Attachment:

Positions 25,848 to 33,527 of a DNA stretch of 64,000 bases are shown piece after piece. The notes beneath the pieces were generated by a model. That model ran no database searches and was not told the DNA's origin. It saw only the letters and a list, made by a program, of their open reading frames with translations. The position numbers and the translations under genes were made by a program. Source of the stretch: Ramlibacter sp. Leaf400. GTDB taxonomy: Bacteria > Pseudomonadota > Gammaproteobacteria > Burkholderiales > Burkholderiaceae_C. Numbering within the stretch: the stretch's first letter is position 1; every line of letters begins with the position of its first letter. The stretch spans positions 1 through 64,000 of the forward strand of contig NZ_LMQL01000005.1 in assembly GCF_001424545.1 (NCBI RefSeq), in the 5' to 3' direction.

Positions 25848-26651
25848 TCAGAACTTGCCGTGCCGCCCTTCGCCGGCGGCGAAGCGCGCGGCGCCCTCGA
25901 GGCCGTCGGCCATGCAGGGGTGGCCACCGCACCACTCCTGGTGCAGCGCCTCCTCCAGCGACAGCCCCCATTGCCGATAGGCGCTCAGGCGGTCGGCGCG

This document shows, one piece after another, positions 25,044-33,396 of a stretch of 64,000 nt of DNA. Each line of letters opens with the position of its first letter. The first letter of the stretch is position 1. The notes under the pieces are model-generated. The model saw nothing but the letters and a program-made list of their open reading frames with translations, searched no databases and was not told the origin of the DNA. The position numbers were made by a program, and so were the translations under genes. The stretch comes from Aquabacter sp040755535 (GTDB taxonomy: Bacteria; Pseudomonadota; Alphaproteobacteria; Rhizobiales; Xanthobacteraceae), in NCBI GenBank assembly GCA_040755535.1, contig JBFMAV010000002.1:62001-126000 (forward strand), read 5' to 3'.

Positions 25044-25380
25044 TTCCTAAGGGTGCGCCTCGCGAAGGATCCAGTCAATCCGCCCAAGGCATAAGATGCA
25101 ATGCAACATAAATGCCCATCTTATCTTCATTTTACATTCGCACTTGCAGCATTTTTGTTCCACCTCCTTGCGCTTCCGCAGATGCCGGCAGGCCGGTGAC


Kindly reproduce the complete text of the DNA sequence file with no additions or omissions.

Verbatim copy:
Positions 25,848 to 33,527 of a DNA stretch of 64,000 bases are shown piece after piece. The notes beneath the pieces were generated by a model. That model ran no database searches and was not told the DNA's origin. It saw only the letters and a list, made by a program, of their open reading frames with translations. The position numbers and the translations under genes were made by a program. Source of the stretch: Ramlibacter sp. Leaf400. GTDB taxonomy: Bacteria > Pseudomonadota > Gammaproteobacteria > Burkholderiales > Burkholderiaceae_C. Numbering within the stretch: the stretch's first letter is position 1; every line of letters begins with the position of its first letter. The stretch spans positions 1 through 64,000 of the forward strand of contig NZ_LMQL01000005.1 in assembly GCF_001424545.1 (NCBI RefSeq), in the 5' to 3' direction.

Positions 25848-26651
25848 TCAGAACTTGCCGTGCCGCCCTTCGCCGGCGGCGAAGCGCGCGGCGCCCTCGA
25901 GGCCGTCGGCCATGCAGGGGTGGCCACCGCACCACTCCTGGTGCAGCGCCTCCTCCAGCGACAGCCCCCATTGCCGATAGGCGCTCAGGCGGTCGGCGCG

This document shows, one piece after another, positions 25,044-33,396 of a stretch of 64,000 nt of DNA. Each line of letters opens with the position of its first letter. The first letter of the stretch is position 1. The notes under the pieces are model-generated. The model saw nothing but the letters and a program-made list of their open reading frames with translations, searched no databases and was not told the origin of the DNA. The position numbers were made by a program, and so were the translations under genes. The stretch comes from Aquabacter sp040755535 (GTDB taxonomy: Bacteria; Pseudomonadota; Alphaproteobacteria; Rhizobiales; Xanthobacteraceae), in NCBI GenBank assembly GCA_040755535.1, contig JBFMAV010000002.1:62001-126000 (forward strand), read 5' to 3'.

Positions 25044-25380
25044 TTCCTAAGGGTGCGCCTCGCGAAGGATCCAGTCAATCCGCCCAAGGCATAAGATGCA
25101 ATGCAACATAAATGCCCATCTTATCTTCATTTTACATTCGCACTTGCAGCATTTTTGTTCCACCTCCTTGCGCTTCCGCAGATGCCGGCAGGCCGGTGAC